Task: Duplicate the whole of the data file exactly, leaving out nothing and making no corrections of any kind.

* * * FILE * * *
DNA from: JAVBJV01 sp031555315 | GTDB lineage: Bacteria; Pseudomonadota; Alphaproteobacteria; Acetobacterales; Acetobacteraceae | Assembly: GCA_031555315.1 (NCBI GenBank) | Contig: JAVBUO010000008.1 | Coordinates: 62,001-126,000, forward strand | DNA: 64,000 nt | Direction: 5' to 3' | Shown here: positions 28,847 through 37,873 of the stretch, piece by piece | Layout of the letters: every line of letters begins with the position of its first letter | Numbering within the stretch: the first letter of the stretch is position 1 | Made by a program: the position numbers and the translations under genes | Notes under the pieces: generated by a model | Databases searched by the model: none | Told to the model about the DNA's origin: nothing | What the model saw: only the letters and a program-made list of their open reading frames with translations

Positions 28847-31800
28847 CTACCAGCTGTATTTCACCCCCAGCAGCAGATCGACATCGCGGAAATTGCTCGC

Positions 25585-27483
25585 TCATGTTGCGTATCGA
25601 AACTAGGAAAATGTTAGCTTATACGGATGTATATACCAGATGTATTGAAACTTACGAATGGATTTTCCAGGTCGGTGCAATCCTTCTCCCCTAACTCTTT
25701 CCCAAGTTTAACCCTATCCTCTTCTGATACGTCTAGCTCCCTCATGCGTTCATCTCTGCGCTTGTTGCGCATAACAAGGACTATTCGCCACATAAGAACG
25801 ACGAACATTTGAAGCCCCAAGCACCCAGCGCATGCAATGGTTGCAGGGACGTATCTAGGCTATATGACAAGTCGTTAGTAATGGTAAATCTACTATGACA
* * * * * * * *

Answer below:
DNA from: JAVBJV01 sp031555315 | GTDB lineage: Bacteria; Pseudomonadota; Alphaproteobacteria; Acetobacterales; Acetobacteraceae | Assembly: GCA_031555315.1 (NCBI GenBank) | Contig: JAVBUO010000008.1 | Coordinates: 62,001-126,000, forward strand | DNA: 64,000 nt | Direction: 5' to 3' | Shown here: positions 28,847 through 37,873 of the stretch, piece by piece | Layout of the letters: every line of letters begins with the position of its first letter | Numbering within the stretch: the first letter of the stretch is position 1 | Made by a program: the position numbers and the translations under genes | Notes under the pieces: generated by a model | Databases searched by the model: none | Told to the model about the DNA's origin: nothing | What the model saw: only the letters and a program-made list of their open reading frames with translations

Positions 28847-31800
28847 CTACCAGCTGTATTTCACCCCCAGCAGCAGATCGACATCGCGGAAATTGCTCGC

Positions 25585-27483
25585 TCATGTTGCGTATCGA
25601 AACTAGGAAAATGTTAGCTTATACGGATGTATATACCAGATGTATTGAAACTTACGAATGGATTTTCCAGGTCGGTGCAATCCTTCTCCCCTAACTCTTT
25701 CCCAAGTTTAACCCTATCCTCTTCTGATACGTCTAGCTCCCTCATGCGTTCATCTCTGCGCTTGTTGCGCATAACAAGGACTATTCGCCACATAAGAACG
25801 ACGAACATTTGAAGCCCCAAGCACCCAGCGCATGCAATGGTTGCAGGGACGTATCTAGGCTATATGACAAGTCGTTAGTAATGGTAAATCTACTATGACA